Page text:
• We cannot know for certain what this “thorn” was, but we know that the Greek word used for “thorn” was “skolops,” which means a “bodily annoyance or disability” (Strong’s). I believe that this physical (“bodily”) disability was an affliction of the eyes. Following are 5 reasons why:

#1. (Gal 4:13-15) Ye know how through infirmity of the flesh I preached the gospel to you at first. (14) And my temptation which was in my flesh ye despised not, nor rejected; but ye received me as an angel of God, even as Christ Jesus. (15) Where is then the blessedness ye spake of? For I bear record, that, if it had been possible, ye would have plucked out your own eyes, and given them to me.

#2. Paul apparently had others writing for him at times, signing the end of the letter with his own hand to show that he had dictated it (1 Cor 16:21)(2 Th 3:17)(Col 4:18). When he did write, he used large letters (Gal 6:11).

#3. (Acts 23:1-5) The High Priest ordered that Paul be slapped while he was speaking, and Paul condemned him for ordering it. When Paul was told that he had spoken out against the High Priest, he apologized saying he didn’t know it was the High Priest. The High Priest dressed in very distinctive clothing that was easily recognizable.

#4. In (Acts 28:1-5), Paul was gathering sticks to lay on a fire, and apparently grabbed a snake thinking it was a stick. When he laid the sticks on the fire, the snake bit him. (It was poisonous, but amazingly, Paul was not hurt.)

#5. History tells us that the region of Laodicea was known for advancements in medicine, and one of the things it was most famous for was creating collyrium (an eye salve lotion which was applied to the eyes). It is interesting to note that Paul made a circular trip to go through Laodicea. It is also fascinating to see in (Rev 3:18), when the Lord is speaking to the church of Laodicea, He says, “I counsel thee to buy of me gold tried in the fire, that thou mayest be rich; and white raiment, that thou mayest be clothed, and that the shame of thy nakedness do not appear; and anoint thine eyes with eyesalve, that thou mayest see).

  • While these things seem to show that Paul’s “thorn” was indeed an affliction of the eyes, others suggest it could have been malaria, epilepsy, or migraines.
  • Whatever it was, the verses which follow (2 Cor 12:7) also bolster the theory that the “thorn” was a “physical disability.”
  • In (2 Cor 12:9), Paul says, “Most gladly therefore will I rather glory in my infirmities,” and in (2 Cor 12:10) he follows with, “Therefore I take pleasure in infirmities.” The Greek word used for “infirmities” is “astheneia.” It means “feebleness (of body or mind); by impl. malady” (Strong’s). It is translated 24 times in the New Testament as either “infirmity, weakness, diseases, or sickness.” In other words, because God would not take away the “thorn” (after Paul asked 3 different times), Paul decided he would “glory in his sickness / disease / infirmity” (“infirmity” is tied to sickness in verses like: Lk 5:15, Lk 7:21, Lk 13:11-12, 1 Tim 5:23).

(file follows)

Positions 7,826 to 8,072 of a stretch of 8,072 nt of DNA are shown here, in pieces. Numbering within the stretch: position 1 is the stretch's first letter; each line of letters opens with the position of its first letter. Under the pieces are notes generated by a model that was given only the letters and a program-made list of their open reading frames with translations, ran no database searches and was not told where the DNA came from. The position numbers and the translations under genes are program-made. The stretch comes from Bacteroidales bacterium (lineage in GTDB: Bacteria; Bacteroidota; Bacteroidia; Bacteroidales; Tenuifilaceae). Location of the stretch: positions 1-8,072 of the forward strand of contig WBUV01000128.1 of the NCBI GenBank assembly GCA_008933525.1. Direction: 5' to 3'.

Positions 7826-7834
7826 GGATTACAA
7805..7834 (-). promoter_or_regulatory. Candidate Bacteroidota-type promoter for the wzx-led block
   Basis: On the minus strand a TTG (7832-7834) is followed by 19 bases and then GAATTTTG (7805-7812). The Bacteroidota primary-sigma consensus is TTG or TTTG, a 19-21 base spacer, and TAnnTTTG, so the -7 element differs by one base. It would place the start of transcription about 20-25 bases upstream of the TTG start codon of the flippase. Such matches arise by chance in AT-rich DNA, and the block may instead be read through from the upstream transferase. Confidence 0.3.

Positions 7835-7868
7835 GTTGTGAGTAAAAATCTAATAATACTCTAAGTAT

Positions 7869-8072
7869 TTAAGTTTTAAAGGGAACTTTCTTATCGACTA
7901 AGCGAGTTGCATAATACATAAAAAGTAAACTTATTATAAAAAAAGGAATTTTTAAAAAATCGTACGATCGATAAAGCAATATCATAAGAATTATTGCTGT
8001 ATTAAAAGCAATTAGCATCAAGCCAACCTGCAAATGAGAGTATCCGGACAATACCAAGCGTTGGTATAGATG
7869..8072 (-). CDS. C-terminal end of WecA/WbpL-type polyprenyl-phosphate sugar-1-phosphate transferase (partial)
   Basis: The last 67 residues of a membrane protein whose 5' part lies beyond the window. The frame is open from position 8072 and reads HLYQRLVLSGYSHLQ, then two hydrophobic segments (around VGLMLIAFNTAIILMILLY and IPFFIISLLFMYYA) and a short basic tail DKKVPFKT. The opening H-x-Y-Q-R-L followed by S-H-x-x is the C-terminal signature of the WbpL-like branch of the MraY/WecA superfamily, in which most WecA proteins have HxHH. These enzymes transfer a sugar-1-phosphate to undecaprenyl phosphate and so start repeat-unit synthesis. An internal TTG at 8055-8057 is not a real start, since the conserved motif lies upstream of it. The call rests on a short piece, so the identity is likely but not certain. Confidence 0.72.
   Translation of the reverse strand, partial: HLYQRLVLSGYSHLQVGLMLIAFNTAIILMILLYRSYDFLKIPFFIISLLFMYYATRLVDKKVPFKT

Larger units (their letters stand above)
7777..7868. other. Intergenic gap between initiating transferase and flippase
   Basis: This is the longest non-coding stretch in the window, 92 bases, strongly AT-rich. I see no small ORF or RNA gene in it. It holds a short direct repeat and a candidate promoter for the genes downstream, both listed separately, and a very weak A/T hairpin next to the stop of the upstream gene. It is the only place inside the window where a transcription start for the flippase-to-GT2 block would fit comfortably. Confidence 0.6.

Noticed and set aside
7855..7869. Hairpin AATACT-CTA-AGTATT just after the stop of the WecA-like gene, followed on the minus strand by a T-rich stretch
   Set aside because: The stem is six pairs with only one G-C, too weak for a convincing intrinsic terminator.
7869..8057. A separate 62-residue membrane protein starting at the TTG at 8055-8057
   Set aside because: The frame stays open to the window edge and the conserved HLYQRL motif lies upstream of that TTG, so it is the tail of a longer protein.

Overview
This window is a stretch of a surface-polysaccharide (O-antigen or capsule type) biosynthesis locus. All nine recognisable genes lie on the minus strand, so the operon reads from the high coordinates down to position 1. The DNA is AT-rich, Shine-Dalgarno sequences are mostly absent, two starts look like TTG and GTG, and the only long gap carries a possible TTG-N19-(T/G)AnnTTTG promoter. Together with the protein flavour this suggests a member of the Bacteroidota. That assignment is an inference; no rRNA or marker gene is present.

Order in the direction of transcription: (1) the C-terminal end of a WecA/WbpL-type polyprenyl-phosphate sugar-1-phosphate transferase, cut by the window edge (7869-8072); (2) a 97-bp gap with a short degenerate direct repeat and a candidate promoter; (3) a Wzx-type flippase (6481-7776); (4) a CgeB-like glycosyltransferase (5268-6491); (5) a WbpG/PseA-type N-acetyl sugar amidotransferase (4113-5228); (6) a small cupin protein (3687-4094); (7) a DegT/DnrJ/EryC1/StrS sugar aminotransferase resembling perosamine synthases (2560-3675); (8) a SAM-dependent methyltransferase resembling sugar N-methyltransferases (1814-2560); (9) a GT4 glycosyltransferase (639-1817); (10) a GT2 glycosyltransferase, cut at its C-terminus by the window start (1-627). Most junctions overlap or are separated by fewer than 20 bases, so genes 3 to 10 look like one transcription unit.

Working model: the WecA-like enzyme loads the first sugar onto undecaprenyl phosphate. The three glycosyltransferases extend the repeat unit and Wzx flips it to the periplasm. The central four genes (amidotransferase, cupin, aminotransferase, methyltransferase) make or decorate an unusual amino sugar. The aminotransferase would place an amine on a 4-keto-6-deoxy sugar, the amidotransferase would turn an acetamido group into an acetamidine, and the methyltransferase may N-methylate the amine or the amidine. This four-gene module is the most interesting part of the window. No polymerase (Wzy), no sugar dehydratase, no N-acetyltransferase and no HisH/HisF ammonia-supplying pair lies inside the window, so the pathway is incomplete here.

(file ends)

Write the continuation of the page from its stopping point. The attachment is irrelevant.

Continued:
• Some believe Paul’s “thorn” could have been suffering over his past persecution of Christians, or possibly he struggled with emotional pain because of attacks against the “church” he helped to build. Based on what we have said above though, this seems very unlikely.

Excursus On The “Third Heaven:”

  • The “Third Heaven” mentioned by Paul in (2 Cor 12:2), is also called Paradise two verses later in (2 Cor 12:4). This is the place where the Lord, and all believers who have died are residing. If there is a third Heaven, then there must also be a first and second heaven, right? Yes, but this does NOT mean that there are “levels” in Heaven. The “first heaven” is simply the atmosphere surrounding the Earth, and the “second heaven” is outer space and the stars.
  • We don’t know exactly how it works, but the Heaven in which believers and the Lord reside is beyond our atmosphere and outer space. The Bible mentions that Jesus passed through the “heavens” (Heb 4:14), which was likely His ascension (Lk 24:51)(Acts 1:9-11). Stephen saw the “heavens” open up to reveal the “Son of man standing on the right hand of God” (Acts 7:56).
  • In (1 Pet 5:8), it says that the “devil, as a roaring lion, walketh about, seeking whom he may devour.” Jesus called Satan “the ruler (Gr: “archon“) of this world” (Jn 12:31)(Jn 14:30)(Jn 16:11). Paul called him the “ruler of the power of the air” (Eph 2:2), and the “god of this world” (2 Cor 4:4). The “first” and “second” heavens are where Satan is “walking about” as “ruler (“prince” some versions) and god.”
  • Satan offered Jesus all of the kingdoms of the world if He would worship him (Mt 4:8-9). Jesus never disputed that Satan could do so. Right now, Satan has the God-given ability to rule in the first and second heavens, but there will come a time when the Lord returns, and this will no longer occur.


  • The Epistle is in three parts:

1. Paul’s principles of action, 1:1-7:16.

2. The collection for the poor saints at Jerusalem, 8:1-9:15.

3. Paul’s defense of his apostolic authority, 10:1-13:14.

(Survey from Scofield Reference Notes [1917 ed.]: Public Domain)

Copyright: © Steve Shirley